Jihadists say nephew of 9/11 mastermind killed in raid by Pakistani intelligence

Jihadists, including at least one senior al Qaeda member, are claiming that the nephew of Khalid Sheikh Mohammed (KSM) was killed in a raid by Pakistani intelligence in Karachi.

KSM’s nephew has been identified by these online sources as Idris al Balushi (or al Baluchi), indicating his familial ties to Baluchistan. KSM, the architect of the 9/11 attacks, has known family roots in Baluchistan, a large Pakistani province that borders both Afghanistan and Iran.

The Long War Journal could not independently verify Balushi’s death, or the purported details of the raid in which he was killed. As of this writing, neither Pakistani nor US officials have publicly commented on Balushi’s status. In addition, al Qaeda has not issued a formal martyrdom statement for him. Determining whether an al Qaeda operative is dead or alive is often a murky business.

15-08-24 Nasr posted picture of Idris al Balushi

In a series of four tweets on August 24, a Twitter feed attributed to an al Qaeda leader known as Sanafi al Nasr described Balushi as being a “clever” man who quietly did his job. The feed’s owner, presumably Nasr, posted a picture claiming to show Balushi and another al Qaeda member after their deaths. The photo can be seen on the right.

Nasr credited Balushi with assisting many jihadists through his work combating the American drone campaign. He did not offer any details explaining how Balushi supposedly did this.

Balushi survived two drone strikes in the past, but suffered severe wounds, according to Nasr. Finally, Pakistani intelligence caught up with Balushi, allowing him to achieve his “martyrdom” during a counterterrorism raid in Karachi. It is not clear when this raid occurred.

In his tweets, Nasr asked Allah to accept Balushi, who was among the “best of the mujahideen in Khorasan,” as one of his “martyrs.”

Other al Qaeda and Taliban-linked Twitter feeds have reported the news of Balushi’s demise as well. One of them included versions of the same pictures posted by Nasr, but added a picture allegedly showing Sajjad Ali, who is described as the “assistant director” of the Inter-Services Intelligence (ISI) in Karachi. According to the jihadists, Balushi and his al Qaeda comrade killed Ali during the counterterrorism raid.

As The Long War Journal has previously reported, Sanafi al Nasr rose through al Qaeda’s ranks to become a senior planner in the organization. He was located in the Afghanistan and Pakistan region for years, and also briefly served as the head of al Qaeda’s network inside Iran. But he relocated to Syria in 2013. According to the US Treasury Department, Nasr then became one of the “top strategists” in Al Nusrah Front, al Qaeda’s official branch in Syria.

Nasr has a mixed track record when it comes to reporting on the deaths of his fellow al Qaeda operatives.

In April 2013, he correctly reported that Abu Ubaydah Abdullah al Adam, who served as al Qaeda’s intelligence chief, was killed in a drone strike. And in July 2014, he tweeted that six of his “dearest comrades” were killed in an airstrike in the Afghanistan-Pakistan region. Nasr identified three of them as Taj al Makki, Abu Abdurahman al Kuwaiti, and Fayez Awda al Khalidi. Little is known about the six men, but Nasr’s tweets appear to be credible.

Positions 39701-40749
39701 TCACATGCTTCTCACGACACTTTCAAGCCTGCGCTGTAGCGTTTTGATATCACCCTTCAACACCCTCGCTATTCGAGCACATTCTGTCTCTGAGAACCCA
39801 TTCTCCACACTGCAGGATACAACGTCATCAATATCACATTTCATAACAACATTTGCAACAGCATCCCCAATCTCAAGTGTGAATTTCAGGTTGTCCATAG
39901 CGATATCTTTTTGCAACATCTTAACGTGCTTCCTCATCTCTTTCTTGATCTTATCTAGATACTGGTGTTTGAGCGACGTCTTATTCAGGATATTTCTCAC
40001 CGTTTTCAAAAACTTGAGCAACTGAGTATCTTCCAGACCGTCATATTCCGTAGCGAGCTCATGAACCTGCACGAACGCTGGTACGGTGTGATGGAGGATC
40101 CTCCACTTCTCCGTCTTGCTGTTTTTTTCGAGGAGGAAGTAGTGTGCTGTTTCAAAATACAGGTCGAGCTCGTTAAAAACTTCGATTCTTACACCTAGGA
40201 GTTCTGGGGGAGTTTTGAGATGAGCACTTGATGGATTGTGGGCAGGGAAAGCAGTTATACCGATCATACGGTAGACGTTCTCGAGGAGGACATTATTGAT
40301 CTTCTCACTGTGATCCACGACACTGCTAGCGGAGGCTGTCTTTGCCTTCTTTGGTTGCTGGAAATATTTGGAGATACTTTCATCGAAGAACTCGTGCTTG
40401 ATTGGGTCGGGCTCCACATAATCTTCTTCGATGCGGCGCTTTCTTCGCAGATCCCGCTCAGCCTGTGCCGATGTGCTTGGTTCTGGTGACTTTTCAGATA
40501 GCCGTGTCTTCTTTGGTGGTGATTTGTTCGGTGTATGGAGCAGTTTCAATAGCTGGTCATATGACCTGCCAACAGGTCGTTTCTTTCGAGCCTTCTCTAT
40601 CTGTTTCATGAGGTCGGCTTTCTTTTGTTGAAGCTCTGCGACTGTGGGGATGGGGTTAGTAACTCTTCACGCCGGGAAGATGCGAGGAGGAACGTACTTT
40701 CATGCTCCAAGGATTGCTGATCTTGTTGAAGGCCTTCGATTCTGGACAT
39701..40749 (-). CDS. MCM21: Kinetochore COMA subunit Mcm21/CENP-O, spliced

However, in September 2014, Nasr claimed that Muhsin al Fadhli, a leader in al Qaeda’s so-called “Khorasan Group,” had been killed in US airstrikes. That wasn’t true, as the US has continued to target Fadhli. The Defense Department says that Fadhli was subsequently killed on July 8, meaning that he survived the bombings in September. (Nasr is also a member of the “Khorasan Group.”)

In addition, some of Nasr’s own al Qaeda colleagues acted as if Nasr himself had been killed during a battle with Bashar al Assad’s forces in Latakia, Syria in early 2014. In reality, Nasr was seriously wounded and the social media campaign surrounding his “death” was likely a ruse intended to allow him time to recuperate.

Idris al Balushi’s purported role as an al Qaeda member is unsurprising, given that other members of KSM’s family were master terrorists. Two of KSM’s nephews, Ammar al Baluchi and Ramzi Yousef, were both involved in plots against the US.

Ammar al Baluchi helped his uncle plan the 9/11 attacks, providing financial and other assistance to the hijackers. He also continued to plot against US interests months after 9/11, according to leaked and declassified documents prepared by US intelligence officials. Like KSM, Ammar al Baluchi is currently detained at Guantanamo.

Ramzi Yousef masterminded the 1993 attempt to bring down the World Trade Center. He went on to help plan the so-called Bojinka operation, which targeted airliners. Yousef was arrested, however, and convicted on terrorism charges. He has been imprisoned in the US since the mid-1990s.

And now, if the reporting by Sanafi al Nasr and other al Qaeda-linked social media users is accurate, then another one of KSM’s nephews has been taken out of the terror game.

Thomas Joscelyn is a Senior Fellow at the Foundation for Defense of Democracies and the Senior Editor for FDD's Long War Journal.

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